Fund says transfer of facilities management work should be completed “with minimal service disruption”


John Laing Infrastructure Fund (JLIF) is looking to replace Carillion on nine projects it has a stake in and which the collapsed contractor was working on when it went bust in January.

The schemes – four education projects, four justice and emergency services projects and one road project – represent 8.5% of the value of JLIF’s portfolio, £117m as at the end of last year.

As it reported its annual results for the year to 31 December 2017, the fund, which has investments in 65 infrastructure schemes worldwide, said its adviser’s asset management team “was aware of the issues affecting Carillion and has had contingency plans in place for some time.

“These have involved discussions with a number of potential replacement providers and [our adviser] is in the process of implementing these plans and seeking to appoint alternative facilities management providers on all of the nine projects to replace Carillion.”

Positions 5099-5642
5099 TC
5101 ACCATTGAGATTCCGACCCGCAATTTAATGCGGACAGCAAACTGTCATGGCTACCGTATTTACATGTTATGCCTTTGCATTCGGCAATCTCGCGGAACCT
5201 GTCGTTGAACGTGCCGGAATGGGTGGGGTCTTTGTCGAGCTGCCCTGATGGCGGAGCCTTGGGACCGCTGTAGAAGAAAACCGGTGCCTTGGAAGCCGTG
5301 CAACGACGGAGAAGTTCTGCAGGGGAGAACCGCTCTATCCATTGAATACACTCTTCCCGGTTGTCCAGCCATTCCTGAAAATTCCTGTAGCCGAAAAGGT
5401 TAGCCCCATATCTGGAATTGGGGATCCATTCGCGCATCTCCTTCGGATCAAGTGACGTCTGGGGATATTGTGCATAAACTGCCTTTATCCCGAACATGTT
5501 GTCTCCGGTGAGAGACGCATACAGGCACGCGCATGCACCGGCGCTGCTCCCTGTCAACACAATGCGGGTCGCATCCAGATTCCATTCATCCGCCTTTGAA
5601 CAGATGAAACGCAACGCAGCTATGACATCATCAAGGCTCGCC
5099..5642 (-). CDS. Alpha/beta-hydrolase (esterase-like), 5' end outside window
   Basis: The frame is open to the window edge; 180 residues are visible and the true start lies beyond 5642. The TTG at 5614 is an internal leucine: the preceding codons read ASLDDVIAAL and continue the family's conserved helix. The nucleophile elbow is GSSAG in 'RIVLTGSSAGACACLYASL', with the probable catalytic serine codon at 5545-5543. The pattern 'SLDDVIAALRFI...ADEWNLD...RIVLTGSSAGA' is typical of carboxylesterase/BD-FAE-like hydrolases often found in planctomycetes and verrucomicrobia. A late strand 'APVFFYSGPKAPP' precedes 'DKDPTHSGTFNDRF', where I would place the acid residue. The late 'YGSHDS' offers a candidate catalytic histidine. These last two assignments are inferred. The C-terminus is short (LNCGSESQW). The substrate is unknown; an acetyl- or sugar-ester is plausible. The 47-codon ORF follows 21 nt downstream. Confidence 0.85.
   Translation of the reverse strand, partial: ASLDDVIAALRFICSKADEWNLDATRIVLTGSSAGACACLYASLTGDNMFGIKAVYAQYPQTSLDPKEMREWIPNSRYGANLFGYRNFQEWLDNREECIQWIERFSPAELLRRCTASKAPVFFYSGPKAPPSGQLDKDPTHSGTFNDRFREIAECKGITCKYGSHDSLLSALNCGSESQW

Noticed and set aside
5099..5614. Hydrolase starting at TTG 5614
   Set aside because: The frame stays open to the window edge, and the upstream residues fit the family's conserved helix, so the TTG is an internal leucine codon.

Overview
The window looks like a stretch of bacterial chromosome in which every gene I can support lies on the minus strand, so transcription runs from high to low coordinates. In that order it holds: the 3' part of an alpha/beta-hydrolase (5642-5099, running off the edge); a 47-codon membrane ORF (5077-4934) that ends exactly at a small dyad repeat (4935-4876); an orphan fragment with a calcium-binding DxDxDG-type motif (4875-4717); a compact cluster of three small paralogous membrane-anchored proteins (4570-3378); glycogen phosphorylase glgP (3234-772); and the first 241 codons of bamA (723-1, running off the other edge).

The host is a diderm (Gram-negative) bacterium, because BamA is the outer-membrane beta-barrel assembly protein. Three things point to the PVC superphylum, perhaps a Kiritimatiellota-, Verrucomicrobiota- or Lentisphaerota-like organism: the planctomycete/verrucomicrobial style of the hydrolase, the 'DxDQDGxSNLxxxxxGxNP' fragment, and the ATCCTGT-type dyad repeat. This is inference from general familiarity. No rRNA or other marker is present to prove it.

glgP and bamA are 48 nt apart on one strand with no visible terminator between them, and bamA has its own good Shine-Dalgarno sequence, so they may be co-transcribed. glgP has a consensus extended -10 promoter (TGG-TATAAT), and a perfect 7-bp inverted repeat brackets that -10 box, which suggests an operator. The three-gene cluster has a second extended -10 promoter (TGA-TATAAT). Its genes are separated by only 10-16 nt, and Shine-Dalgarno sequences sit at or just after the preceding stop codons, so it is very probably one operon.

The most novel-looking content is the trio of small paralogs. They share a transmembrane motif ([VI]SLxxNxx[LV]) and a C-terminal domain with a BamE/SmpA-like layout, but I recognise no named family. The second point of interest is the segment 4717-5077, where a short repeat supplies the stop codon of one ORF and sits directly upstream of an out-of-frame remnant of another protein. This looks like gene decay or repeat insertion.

JLIF said it expected this transition to be achieved “with minimal service disruption” adding that it has no projects currently in construction where Carillion was the contractor.

The fund said it has an investment in one project which was completed a decade ago where Carillion remains liable for any construction defects found “and where cost allowances for rectification had not already been made”.

At the year end JLIF’s portfolio rose to 65 projects from 62 in 2016, while its value grew by 9% to £1.38bn.

Pre-tax profit was £99m, down 38% on 2016’s result, which had been boosted by several exceptional gains from exchange rate movements, changes in discount rates and asset disposals.